Sighting Patterns Reveal Unobserved Pupping Events To Revise Reproductive Rate Estimates for Hawaiian Monk Seals in the Main Hawaiian Islands
We used sighting reports to describe female breeding biology and reproductive success in the main Hawaiian Islands.
We used sighting reports, including decades of citizen‐reported Hawaiian monk seal (Neomonachus schauinslandi) sightings, to describe female breeding biology and reproductive success in the main Hawaiian Islands. We first used this data set to describe the timing of events in the female reproductive cycle. We then conducted an expert review of patterns in sighting histories to detect unobserved pupping events. Finally, we estimated the age‐specific reproductive curve for female monk seals in the main Hawaiian Islands. Charting reproductive cycles showed indications of the robust condition of female monk seals in the main Hawaiian Islands; they nursed pups 12% longer than their counterparts in the Northwestern Hawaiian Islands and regained condition to molt more quickly after weaning a pup. By examining sighting histories, we were able to infer 25 unobserved pupping events that had previously gone uncounted. We accounted for additional uncertainty with a randomization procedure. After accounting for unobserved pupping events, the age‐specific reproductive rate of main Hawaiian Islands monk seals exceeded 0.70 for prime aged females (8–18 years). This is the highest reproductive rate reported for any of the Hawaiian monk seal breeding sites, illustrating the important role of the main Hawaiian Islands population in Hawaiian monk seal recovery.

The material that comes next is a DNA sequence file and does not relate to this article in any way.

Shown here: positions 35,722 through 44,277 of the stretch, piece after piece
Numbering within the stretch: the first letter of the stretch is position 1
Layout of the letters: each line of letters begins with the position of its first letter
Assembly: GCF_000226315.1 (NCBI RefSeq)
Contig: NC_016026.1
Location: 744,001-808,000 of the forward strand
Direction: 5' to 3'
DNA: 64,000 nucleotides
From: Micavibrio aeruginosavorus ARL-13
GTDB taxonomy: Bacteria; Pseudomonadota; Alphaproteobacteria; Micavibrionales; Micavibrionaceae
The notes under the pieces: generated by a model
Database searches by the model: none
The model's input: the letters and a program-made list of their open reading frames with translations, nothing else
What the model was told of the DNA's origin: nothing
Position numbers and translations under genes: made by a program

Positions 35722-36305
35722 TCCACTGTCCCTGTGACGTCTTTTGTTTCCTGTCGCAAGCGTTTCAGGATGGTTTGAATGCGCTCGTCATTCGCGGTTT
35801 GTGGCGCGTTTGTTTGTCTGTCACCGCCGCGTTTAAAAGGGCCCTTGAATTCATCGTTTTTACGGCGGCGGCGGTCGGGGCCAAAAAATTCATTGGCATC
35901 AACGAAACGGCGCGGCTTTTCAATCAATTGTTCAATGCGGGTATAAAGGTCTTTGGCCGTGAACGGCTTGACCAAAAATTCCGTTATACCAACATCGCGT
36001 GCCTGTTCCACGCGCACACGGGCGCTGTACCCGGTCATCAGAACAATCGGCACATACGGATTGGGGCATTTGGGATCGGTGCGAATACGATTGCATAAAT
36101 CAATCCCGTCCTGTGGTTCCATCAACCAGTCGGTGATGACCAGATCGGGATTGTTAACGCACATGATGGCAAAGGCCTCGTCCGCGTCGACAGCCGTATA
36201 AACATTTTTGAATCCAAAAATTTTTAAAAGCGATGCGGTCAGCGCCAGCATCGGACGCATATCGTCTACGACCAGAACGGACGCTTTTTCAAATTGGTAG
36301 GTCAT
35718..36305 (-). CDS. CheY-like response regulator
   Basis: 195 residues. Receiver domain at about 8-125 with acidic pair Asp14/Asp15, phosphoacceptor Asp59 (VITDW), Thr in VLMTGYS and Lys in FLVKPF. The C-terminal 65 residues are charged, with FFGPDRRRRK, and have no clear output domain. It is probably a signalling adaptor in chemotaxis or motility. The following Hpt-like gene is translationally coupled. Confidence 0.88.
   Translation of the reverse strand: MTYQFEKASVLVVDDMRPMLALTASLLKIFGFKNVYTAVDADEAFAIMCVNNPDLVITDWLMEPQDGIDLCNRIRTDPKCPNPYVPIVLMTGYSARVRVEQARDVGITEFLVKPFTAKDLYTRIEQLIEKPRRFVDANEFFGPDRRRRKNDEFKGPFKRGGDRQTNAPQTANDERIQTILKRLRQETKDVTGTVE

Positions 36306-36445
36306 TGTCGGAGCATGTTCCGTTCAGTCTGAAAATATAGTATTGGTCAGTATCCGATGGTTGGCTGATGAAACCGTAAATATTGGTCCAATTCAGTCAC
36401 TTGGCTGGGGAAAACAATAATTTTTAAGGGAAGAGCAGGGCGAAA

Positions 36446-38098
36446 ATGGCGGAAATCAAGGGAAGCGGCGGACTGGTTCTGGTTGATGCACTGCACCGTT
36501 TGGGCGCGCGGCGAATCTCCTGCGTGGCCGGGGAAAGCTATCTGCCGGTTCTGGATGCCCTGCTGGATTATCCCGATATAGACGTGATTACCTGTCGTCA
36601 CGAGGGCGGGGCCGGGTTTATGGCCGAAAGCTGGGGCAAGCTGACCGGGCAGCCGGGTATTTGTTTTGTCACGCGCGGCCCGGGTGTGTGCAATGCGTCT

Robinson SJ, Harting AL, Mercer T, Johanos TC, Baker JD, Littnan CL. 2021. Sighting patterns reveal unobserved pupping events to revise reproductive rate estimates for Hawaiian monk seals in the main Hawaiian Islands. Marine Mammal Science. 37(2):420-32. http://dx.doi.org/10.1111/mms.12761.